Print Edition - 2015-02-01  |  Free the Words

Tax talk

  • The government can make good use of either a tax cut or a raise only if it makes good investments
Tax talk

Jan 31, 2015-

One of the most interesting debates in economics is whether cutting taxes induces consumption to stimulate an economy or not. A tax cut ?nanced by government borrowing has multiple effects on the economy. In the short run, higher consumer spending would raise the aggregate demand for goods and services and thus raise output and employment. In the long run, the smaller national savings caused by the tax cut would mean a smaller capital stock and a greater foreign debt. Therefore, the output of the nation would be smaller, and the budget deficit higher due to a greater share of output owed to foreigners.

Forward looking

Some economists take the ‘Ricardian’ approach named after the economist David Ricardo and suggest that a tax cut by itself would not stimulate consumer spending. The Ricardian equivalence proposition is an economic  hypothesis which holds that consumers are forward looking so they internalise the government’s budget constraint while making their consumption decisions. This means, for a given pattern of government spending, the method of financing that expenditure does not affect the consumption decisions of the agents. This approach concludes that  tax cuts do not stimulate consumption and nor do they change aggregate demand. These economists believe that consumers may be far-thinking and base their spending decisions not only on their current income but also on their expected future income. They save the extra income from the tax cut rather than consuming out of it because they think the tax cut is temporary and that government borrowing today means higher taxes in the future. A tax cut ?nanced by government debt does not reduce the tax burden; it merely reschedules it. It therefore does not encourage the visionary consumer to spend more.

So the question is, do consumers consume the tax cut or save it? This depends on consumer behaviour. Are consumers really far thinking? Ironically, Ricardo himself doubted that that people were rational and farsighted enough to think of their future tax liabilities.

Some examples in history have shown that tax cuts do not necessarily stimulate an economy whereas in some cases, such as the Regan tax cut of 1981 in the US, a tax cut had been successful in stimulating an economy.The economic boom in the US lasted for 92 months without a recession, from November 1982 to July 1990, the longest period of sustained growth during peacetime and the second-longest period of sustained growth in US history.

The opponents of tax cut policy say that cutting taxes reduces government’s revenue and hence, creates more deficit which is bad for the future of the economy. Economist Arther Laffer argues that the economy may be at a point where cutting taxes may actually raise the government’s revenue by increasing the taxable base. Thus, the debate between the traditional and Ricardian views of government debt and fiscal policy is ultimately a debate over how consumers behave.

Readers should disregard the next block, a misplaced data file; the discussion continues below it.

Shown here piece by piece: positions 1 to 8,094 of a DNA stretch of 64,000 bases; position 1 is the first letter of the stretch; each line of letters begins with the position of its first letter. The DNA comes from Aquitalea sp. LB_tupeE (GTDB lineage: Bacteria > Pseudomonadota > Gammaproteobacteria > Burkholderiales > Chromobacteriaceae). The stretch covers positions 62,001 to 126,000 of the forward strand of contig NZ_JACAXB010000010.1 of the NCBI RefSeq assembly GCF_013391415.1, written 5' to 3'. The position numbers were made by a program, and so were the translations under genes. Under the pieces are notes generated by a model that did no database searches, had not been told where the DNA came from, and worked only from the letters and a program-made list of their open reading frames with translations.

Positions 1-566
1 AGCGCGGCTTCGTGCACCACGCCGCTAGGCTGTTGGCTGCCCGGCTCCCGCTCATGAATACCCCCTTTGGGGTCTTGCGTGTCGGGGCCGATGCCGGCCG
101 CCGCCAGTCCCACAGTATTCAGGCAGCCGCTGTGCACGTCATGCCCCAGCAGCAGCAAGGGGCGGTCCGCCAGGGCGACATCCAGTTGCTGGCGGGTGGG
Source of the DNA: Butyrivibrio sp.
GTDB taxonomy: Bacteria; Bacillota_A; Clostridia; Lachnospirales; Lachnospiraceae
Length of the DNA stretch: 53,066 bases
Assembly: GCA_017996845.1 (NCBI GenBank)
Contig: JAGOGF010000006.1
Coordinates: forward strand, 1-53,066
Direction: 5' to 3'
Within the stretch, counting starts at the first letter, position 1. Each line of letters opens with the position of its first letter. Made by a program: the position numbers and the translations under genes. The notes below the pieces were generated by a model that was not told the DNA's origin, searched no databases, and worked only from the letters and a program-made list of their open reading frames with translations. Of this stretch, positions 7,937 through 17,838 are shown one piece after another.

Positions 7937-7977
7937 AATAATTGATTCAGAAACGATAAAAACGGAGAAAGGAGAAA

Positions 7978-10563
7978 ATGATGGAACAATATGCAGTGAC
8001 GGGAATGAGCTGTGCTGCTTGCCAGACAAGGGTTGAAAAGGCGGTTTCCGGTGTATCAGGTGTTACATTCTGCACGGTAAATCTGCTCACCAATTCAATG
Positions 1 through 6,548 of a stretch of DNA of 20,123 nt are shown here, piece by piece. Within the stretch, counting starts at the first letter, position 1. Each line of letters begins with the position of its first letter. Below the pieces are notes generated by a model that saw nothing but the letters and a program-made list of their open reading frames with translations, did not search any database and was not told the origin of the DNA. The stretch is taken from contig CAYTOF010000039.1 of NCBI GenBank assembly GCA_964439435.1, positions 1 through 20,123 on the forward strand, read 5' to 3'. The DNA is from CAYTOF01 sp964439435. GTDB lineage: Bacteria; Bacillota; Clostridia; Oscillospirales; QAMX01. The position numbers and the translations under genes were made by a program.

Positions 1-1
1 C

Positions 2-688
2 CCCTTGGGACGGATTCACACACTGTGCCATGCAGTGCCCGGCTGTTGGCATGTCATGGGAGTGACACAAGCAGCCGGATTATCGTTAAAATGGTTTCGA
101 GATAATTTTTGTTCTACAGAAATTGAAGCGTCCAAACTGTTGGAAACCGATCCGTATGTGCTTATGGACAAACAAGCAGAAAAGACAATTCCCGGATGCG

Nepali case

In the context of Nepal, it is necessary for the government in the right areas. The focus should be on stimulating domestic demand which has helped many other countries grow and prosper. Nepal should make necessary economic reforms in order to boost demand that will build a more competitive economy.This can benefit businesses and consumers alike. Cutting corporate tax may be beneficial to motivate investors. Encouraging foreign direct investment instead of focusing on foreign aid could be another step towards economic growth. Improving ways to collect Value Added Tax (VAT) can also help the government to increase revenues.  Even a reduced VAT rate could help generate more revenue if the taxable base is increased.  Also, a tax cut even if it reduces government’s revenue may boost the economy by stimulating aggregate demand. On the other hand, not cutting taxes may increase government’s revenue but not do any good to the economy if the government cannot invest in the right areas such as technology and education. Thus, the cause and effect of making any economic decision needs to be analysed properly. If the government is to raise its revenue, there must be better transparency on the process of collection.

Siwakoti is a student of economics at the Agnes Scott College, the US

Published: 01-02-2015 09:27

User's Feedback

Click here for your comments

Comment via Facebook

Don't have facebook account? Use this form to comment